Oil prices fell on February 22 after the United States reported its crude output hit a record 12 million barrels per day (bpd), undermining efforts by Middle East dominated producer club OPEC to withhold supply and tighten global markets.
US West Texas Intermediate (WTI) crude oil futures were at $56.85 per barrel at 0010 GMT, down 11 cents, or 0.2 percent, from their last settlement.
International Brent crude futures had yet to trade.
US crude oil production reached 12 million barrels per day (bpd) for the first time last week, the Energy Information Administration (EIA) said on Thursday in a weekly report.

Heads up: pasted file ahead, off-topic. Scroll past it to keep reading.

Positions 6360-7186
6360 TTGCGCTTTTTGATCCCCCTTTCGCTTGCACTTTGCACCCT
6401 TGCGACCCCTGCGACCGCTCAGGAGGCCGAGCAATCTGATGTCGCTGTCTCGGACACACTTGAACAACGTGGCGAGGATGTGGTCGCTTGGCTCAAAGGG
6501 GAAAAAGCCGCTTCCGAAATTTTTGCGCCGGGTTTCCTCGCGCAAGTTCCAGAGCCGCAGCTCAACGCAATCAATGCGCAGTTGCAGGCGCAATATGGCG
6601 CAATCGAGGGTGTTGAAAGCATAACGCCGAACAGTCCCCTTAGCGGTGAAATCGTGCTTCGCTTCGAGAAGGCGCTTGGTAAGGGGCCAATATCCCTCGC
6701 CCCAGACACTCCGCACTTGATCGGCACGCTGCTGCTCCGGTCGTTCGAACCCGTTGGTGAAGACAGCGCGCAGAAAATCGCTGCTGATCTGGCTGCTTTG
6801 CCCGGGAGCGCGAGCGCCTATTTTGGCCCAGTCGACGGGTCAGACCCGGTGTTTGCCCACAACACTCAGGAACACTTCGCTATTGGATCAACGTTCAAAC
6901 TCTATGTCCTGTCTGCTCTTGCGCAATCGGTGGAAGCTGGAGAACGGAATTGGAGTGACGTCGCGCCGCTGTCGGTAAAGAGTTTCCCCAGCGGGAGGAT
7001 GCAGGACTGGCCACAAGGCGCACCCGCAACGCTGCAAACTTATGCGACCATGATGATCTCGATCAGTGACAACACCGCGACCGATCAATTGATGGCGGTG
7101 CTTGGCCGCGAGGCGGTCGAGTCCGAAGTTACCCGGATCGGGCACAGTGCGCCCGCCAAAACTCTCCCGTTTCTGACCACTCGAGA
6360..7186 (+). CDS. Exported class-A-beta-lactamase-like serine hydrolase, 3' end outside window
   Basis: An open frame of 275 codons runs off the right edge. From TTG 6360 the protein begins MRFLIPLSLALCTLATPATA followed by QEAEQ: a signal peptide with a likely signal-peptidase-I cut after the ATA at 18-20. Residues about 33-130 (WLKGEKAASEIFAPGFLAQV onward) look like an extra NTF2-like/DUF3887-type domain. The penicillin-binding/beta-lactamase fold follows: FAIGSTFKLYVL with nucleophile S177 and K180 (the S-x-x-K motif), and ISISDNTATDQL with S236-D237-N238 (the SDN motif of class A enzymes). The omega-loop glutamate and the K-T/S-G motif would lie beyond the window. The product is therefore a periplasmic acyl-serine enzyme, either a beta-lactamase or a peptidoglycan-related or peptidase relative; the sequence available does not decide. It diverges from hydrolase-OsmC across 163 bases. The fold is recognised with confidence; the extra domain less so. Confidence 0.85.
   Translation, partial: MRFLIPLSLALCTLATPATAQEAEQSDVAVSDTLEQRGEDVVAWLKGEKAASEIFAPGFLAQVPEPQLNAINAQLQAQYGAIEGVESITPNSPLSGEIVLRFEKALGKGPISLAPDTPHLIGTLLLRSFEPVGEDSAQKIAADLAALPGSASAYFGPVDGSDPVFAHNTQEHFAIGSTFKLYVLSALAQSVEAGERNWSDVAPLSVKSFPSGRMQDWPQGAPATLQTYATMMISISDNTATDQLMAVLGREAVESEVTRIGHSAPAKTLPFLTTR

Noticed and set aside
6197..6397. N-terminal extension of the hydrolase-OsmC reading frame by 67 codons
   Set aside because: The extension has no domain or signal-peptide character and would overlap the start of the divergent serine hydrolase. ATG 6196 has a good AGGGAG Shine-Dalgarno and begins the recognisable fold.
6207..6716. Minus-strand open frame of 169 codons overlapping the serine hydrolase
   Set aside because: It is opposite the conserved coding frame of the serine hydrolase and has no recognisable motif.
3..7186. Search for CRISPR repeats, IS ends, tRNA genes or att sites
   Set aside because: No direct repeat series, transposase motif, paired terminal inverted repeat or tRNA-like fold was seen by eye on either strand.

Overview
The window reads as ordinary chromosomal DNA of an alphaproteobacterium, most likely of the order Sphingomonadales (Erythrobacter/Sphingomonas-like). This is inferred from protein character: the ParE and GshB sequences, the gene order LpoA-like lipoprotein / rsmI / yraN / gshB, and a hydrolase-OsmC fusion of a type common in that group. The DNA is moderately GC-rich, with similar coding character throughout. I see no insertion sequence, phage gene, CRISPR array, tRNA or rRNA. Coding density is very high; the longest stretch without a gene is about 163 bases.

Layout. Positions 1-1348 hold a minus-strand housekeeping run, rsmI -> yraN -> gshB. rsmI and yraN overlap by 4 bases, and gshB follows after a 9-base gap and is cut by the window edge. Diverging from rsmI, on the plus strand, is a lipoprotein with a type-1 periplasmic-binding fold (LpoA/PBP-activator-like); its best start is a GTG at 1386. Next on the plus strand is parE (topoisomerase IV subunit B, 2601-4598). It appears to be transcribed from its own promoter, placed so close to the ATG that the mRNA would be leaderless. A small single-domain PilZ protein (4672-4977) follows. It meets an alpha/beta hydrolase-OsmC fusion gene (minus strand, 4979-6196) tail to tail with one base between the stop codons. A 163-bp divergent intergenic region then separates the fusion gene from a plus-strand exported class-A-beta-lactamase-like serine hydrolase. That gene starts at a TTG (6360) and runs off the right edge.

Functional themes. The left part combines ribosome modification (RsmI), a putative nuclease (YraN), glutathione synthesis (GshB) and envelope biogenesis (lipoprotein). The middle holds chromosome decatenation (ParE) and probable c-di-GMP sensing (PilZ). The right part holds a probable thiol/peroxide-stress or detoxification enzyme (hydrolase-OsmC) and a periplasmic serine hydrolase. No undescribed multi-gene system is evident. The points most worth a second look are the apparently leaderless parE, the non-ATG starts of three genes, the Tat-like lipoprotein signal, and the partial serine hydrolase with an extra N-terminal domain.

That means US crude output has soared by almost 2.5 million bpd since the start of 2018 and by a whopping 5 million bpd since 2013. America is the only country to reach 12 million bpd of production.
As output surges, US oil stocks are also rising.
US commercial crude oil inventories rose by 3.7 million barrels in the week ending Feb. 15, to 454.5 million barrels, the EIA said.
Analysts say US oil firms will export more oil to sell off surplus stocks.
For now, at least, the price dips have halted a rally that pushed crude to 2019 highs this week amid supply cuts led by the Organization of the Petroleum Exporting Countries (OPEC).
OPEC and some non-affiliated producers such as Russia agreed late last year to cut output by 1.2 million bpd to prevent a large supply overhang from growing.
Another price driver has been US sanctions against oil exporters Iran and Venezuela.